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I loved wearing tube socks as a teenager growing up in the late 70's early 80's. They looked cool and were comfortable to wear. No problem with arranging them on your feet and when you pulled them up they stayed up! They came in a wide range of colours to match your nylon trimmed shorts. They were OK for sports wear and casual. Fashion trends usually go full circle so we might see that 'American' fashion style once again soon.
I can't say I've ever been that big of a fan of crew tube socks.
I thought they looked silly the first time around when all the jocks were wearing them in the 60s, and they just looked even more ridiculous when it came back as an "ironic" trend.
So just remember, the next time you're looking at those "deck" tube socks with stripes, there is a fine, fine line between "ironic" and intensely annoying to those around you, and tube socks might just push you over that line.
Did you know that many people wear tube socks for medical reasons too?
One of the most common instances is that of diabetic tube socks. Diabetics are very prone to foot ulcers, so it's important that they have a good, supportive sock that can wick away moisture and keep the foot clean and dry. Unlike regular Hanes tube socks, diabetic tube socks are also made with a non-binding top, which is important, since diabetics often have compromised blood flow to their extremities.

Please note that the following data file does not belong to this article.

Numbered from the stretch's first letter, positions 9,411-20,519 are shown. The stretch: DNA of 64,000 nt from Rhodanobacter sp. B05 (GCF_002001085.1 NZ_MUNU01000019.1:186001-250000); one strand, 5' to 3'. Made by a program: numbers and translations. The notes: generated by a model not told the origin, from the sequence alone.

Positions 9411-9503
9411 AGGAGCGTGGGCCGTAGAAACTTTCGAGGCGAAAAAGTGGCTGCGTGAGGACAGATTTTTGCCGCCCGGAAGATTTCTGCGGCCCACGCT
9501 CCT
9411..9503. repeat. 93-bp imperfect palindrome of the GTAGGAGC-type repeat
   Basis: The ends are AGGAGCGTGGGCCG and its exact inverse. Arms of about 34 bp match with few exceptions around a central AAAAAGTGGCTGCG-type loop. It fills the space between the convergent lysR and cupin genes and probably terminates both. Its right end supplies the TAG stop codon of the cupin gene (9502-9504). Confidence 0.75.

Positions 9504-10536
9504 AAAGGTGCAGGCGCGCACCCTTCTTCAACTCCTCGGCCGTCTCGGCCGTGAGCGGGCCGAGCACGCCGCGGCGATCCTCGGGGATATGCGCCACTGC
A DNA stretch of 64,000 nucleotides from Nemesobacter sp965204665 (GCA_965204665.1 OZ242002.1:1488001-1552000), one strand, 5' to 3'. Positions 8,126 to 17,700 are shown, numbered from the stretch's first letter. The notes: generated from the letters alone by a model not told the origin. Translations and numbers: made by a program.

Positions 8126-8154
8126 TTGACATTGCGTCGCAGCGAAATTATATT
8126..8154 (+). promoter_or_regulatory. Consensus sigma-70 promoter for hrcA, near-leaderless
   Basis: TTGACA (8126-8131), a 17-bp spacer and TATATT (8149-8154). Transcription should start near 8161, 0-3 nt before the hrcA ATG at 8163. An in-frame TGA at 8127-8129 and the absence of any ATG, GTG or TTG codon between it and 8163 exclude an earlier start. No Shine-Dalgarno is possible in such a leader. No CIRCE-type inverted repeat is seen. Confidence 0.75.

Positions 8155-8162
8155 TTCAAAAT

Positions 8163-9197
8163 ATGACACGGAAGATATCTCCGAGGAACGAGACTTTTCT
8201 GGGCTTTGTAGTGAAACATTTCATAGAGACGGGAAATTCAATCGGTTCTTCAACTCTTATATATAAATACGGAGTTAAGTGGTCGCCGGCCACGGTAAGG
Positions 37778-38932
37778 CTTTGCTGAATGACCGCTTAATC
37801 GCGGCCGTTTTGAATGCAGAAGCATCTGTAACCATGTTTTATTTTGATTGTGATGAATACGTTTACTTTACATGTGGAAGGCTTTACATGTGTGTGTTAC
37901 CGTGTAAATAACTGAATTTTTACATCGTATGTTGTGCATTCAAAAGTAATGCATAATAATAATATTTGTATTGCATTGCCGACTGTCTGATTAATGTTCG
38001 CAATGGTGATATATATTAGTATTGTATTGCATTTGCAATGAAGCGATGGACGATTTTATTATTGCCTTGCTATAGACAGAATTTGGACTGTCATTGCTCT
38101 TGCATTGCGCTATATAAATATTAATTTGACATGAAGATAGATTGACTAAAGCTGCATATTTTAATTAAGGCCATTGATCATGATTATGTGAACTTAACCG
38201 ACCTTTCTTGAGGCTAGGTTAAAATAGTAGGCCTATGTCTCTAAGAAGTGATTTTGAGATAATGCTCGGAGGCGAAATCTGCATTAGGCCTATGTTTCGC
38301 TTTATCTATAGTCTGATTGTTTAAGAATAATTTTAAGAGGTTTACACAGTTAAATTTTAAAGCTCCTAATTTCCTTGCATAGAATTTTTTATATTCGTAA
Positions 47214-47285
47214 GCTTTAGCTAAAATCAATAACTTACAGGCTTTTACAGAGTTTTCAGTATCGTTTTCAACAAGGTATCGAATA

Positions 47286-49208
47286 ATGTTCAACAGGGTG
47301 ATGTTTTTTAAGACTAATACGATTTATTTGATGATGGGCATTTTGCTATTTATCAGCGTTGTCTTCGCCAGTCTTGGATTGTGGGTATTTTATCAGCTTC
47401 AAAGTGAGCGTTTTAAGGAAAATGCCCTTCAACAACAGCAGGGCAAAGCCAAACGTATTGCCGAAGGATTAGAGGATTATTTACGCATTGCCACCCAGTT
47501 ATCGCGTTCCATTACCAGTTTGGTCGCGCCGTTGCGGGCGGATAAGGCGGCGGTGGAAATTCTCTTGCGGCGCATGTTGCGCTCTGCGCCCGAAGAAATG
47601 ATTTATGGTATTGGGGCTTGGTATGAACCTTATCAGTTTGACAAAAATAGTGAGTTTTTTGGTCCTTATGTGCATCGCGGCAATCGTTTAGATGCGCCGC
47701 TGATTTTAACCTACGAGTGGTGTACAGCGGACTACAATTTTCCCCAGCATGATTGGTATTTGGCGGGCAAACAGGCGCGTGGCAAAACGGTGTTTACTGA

Whereas a regular, top bound sock could cut off circulation and lead to foot problems, a diabetic sock is specifically designed to avoid this problem.
Some people also use tighter tube socks, like nylon tubesocks, as support for varicose veins. Oftentimes, varicose veins become less painful if the leg is tightly supported, so this can be a good "band-aid" until further treatment can be taken.
Finally, tube socks are great for flying. There's always a risk of blood clots in the extremities, especially the feet and legs, when flying, and tube socks can compress the leg to help prevent that.
Who knew there were so many uses for the humble tube sock?
I stumbled into wearing wool tube socks during the winter when I got stuck one day without tights. I had no idea how warm those things can keep your legs!
Of course, the cotton crew tube socks are good too, but if you want warmth, then wool is the way to go.
Just make sure you get the knee tube socks and not the ankle tube socks, to get the maximum warmth.
I now own several pairs of wool tube socks and wear them under my jeans whenever I got out in the winter. More convenient than long underwear or tights, but with excellent heat storing ability.
Try it out -- you'll be amazed too.